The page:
REFLECTION: Living with a holy man PDF Print E-mail
Tuesday, 23 September 2014 11:32

BY FR. ROY CIMAGALA

 

I AM referring to Bishop Alvaro del Portillo (March 11, 1914-March 23, 1994), first successor of St. Josemaria Escriva as head of Opus Dei. He will be beatified in Madrid on September 27.

I first met him in person in 1987 when he visited the Philippines, though I have known him ever since I got in touch with Opus Dei way back in 1970. He was like the shadow of St. Josemaria because I always saw him beside the Founder in the pictures.

But more than a physical shadow, he was a most faithful reflection and conductor of the spirit of Opus Dei that the Founder embodied with his original charism. St. Josemaria used to call him “Saxum,” meaning Rock, because the Founder could always rely on him for anything.

More or less I could claim that I lived with him for two years in Rome when I was sent there for my ecclesiastical studies. I have to say, “more or less,” because we actually did not share the same house, nor did we see each other everyday. But, yes, we met and had get-togethers with many others like me quite often.

I had many occasions of talking with him personally, and since one of my job assignments was to open the gate of the compound where we were staying, I frequently had a chance to open the gate for him, greet him and have some small talk.

Once, I was asked to accompany him while he had his haircut. I made sure I collected the cut hair—of course, in secret—knowing that one day it will be a relic. But I lost it since when his process of beatification started, we were asked to return all items related to him.

But that occasion was memorable to me because after the haircut, while I escorted him to his room, he asked me details of my birthday which I celebrated just a few days before. I was impressed that he would know about my birthday, considering there were hundreds of us, and that he was interested to know what happened during the celebration.

I had always found him as a very serene person, exuding pure goodness. I never saw in his face any sign that he was bothered, though I knew very well that he had to face and bear quite a burden of responsibilities and other concerns. Yes, I was truly edified by that, and hoped that I could be like him.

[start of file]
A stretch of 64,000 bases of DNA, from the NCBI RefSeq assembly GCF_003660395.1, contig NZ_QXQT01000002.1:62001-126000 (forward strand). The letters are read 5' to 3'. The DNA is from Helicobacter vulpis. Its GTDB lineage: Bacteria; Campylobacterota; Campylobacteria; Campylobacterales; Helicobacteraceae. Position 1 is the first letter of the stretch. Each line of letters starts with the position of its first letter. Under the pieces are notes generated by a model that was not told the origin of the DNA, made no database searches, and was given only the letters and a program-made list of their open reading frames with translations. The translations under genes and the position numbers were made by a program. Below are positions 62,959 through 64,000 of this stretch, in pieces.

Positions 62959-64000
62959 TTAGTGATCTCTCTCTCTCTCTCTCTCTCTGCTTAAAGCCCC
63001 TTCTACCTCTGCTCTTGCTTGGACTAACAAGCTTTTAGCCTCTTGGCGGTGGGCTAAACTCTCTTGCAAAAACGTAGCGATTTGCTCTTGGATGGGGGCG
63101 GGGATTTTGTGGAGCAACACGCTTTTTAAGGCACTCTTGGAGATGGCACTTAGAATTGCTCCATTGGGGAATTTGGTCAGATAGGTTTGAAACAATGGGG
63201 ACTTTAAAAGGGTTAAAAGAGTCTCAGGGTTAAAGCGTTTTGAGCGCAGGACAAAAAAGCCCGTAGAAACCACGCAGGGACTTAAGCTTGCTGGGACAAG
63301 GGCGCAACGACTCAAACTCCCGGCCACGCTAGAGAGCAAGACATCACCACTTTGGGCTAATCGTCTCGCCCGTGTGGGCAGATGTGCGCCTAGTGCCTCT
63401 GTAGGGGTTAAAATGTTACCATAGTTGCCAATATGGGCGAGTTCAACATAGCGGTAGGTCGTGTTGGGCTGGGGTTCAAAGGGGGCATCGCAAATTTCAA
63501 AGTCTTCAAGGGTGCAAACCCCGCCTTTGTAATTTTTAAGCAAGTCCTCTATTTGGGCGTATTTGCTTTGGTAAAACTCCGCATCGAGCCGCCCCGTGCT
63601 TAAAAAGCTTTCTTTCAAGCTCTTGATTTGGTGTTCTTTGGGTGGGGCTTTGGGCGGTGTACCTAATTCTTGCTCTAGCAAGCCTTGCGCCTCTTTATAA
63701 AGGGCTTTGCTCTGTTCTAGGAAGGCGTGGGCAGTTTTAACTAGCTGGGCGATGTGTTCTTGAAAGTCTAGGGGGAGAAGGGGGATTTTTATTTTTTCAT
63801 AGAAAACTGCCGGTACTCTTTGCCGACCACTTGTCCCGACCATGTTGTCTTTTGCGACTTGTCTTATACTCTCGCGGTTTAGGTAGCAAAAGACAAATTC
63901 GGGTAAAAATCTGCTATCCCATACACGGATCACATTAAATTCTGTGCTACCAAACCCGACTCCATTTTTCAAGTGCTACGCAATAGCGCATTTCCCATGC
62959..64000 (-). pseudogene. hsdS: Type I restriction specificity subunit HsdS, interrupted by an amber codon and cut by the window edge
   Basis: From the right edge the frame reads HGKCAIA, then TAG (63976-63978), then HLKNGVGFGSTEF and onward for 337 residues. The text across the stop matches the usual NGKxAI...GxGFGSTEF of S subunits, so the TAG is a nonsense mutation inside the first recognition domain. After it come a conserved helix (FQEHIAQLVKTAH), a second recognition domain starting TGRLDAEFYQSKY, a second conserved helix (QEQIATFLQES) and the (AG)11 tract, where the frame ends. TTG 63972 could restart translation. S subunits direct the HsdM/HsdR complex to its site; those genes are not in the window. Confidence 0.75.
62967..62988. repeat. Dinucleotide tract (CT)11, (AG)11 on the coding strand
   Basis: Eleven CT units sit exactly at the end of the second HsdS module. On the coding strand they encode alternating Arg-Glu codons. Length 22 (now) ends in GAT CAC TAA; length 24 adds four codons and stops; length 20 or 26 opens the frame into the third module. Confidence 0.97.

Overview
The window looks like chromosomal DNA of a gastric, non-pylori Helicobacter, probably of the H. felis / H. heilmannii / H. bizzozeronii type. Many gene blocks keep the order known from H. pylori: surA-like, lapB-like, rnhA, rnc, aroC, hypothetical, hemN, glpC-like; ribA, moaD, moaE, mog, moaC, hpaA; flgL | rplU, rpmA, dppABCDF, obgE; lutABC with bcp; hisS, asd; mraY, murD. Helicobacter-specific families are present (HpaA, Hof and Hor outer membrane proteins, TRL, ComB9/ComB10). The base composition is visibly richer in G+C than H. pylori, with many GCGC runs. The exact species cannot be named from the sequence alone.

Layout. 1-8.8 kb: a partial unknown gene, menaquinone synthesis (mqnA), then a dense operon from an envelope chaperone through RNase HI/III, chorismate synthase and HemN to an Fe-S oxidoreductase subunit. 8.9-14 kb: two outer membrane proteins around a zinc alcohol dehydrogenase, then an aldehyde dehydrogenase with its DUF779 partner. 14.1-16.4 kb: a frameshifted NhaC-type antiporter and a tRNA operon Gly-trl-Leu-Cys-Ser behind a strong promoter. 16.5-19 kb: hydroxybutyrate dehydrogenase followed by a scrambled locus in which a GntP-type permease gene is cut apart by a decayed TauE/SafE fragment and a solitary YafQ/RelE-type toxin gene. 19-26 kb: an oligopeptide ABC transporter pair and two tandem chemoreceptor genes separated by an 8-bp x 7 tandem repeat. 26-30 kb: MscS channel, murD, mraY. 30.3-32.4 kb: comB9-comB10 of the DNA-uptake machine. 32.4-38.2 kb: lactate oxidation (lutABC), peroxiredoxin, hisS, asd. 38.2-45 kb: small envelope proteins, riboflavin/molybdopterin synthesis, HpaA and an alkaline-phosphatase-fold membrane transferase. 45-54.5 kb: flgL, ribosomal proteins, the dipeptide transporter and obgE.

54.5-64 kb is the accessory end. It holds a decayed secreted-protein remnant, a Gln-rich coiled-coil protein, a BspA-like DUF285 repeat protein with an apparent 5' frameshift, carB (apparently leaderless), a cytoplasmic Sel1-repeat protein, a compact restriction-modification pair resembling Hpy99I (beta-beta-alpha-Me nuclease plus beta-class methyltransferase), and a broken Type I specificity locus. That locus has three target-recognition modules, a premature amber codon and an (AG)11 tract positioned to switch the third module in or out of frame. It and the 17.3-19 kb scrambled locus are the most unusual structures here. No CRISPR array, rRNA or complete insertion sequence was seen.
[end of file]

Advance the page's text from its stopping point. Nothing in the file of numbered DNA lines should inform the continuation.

To me, his words, always gentle and delivered in a soft tone in meditations or in get-togethers, revealed nothing less than a deep spirituality that was most faithful to the gospel and to the spirit of Opus Dei as embodied by St. Josemaria. I was always moved to listen very carefully to each word he said.

My impression was that he spoke directly from his heart, but a heart in constant dialogue with God. There was a certain freshness in his ideas and words. I never had the feeling of listening to recycled spiritual clichés, prettified by some rhetorical if spiritual gloss and hype, or propped up simply by clever literary devices or witticisms.

I suppose that when one tries hard to be very spiritual in his outlook and lifestyle, nourishing his spiritual life with the living word of God, with the sacraments and many other spiritual exercises, he could distinguish between what is truly spiritual and what may just look or sound like one, between what is truly spiritual and what is merely literary, etc.

The biography of Bishop Alvaro is full of heroic instances of suffering, extreme fidelity, poverty, generosity, mercy... He forgave the person who nearly killed him during the Spanish civil war, the cocked gun pointed right to his head. He was always preaching about forgiveness, asking for it as well as giving it.

In spite of his deceptively serene and laid-back presence, he was actually a man burning with love and self-giving. He was very dynamic in the sense that he inspired the putting up of many projects for the spiritual and social health of many people in many countries. Opus Dei spread to many places during his term.

He was made bishop in January 1991, and on January 28 of that same year, I was among the first batch of those ordained by him as deacon. Obviously, I was very happy and very thankful for this unexpected privilege.

I always cherish the memory of this very holy man. I now have a great devotion to him, and I hope and pray many others will have it too.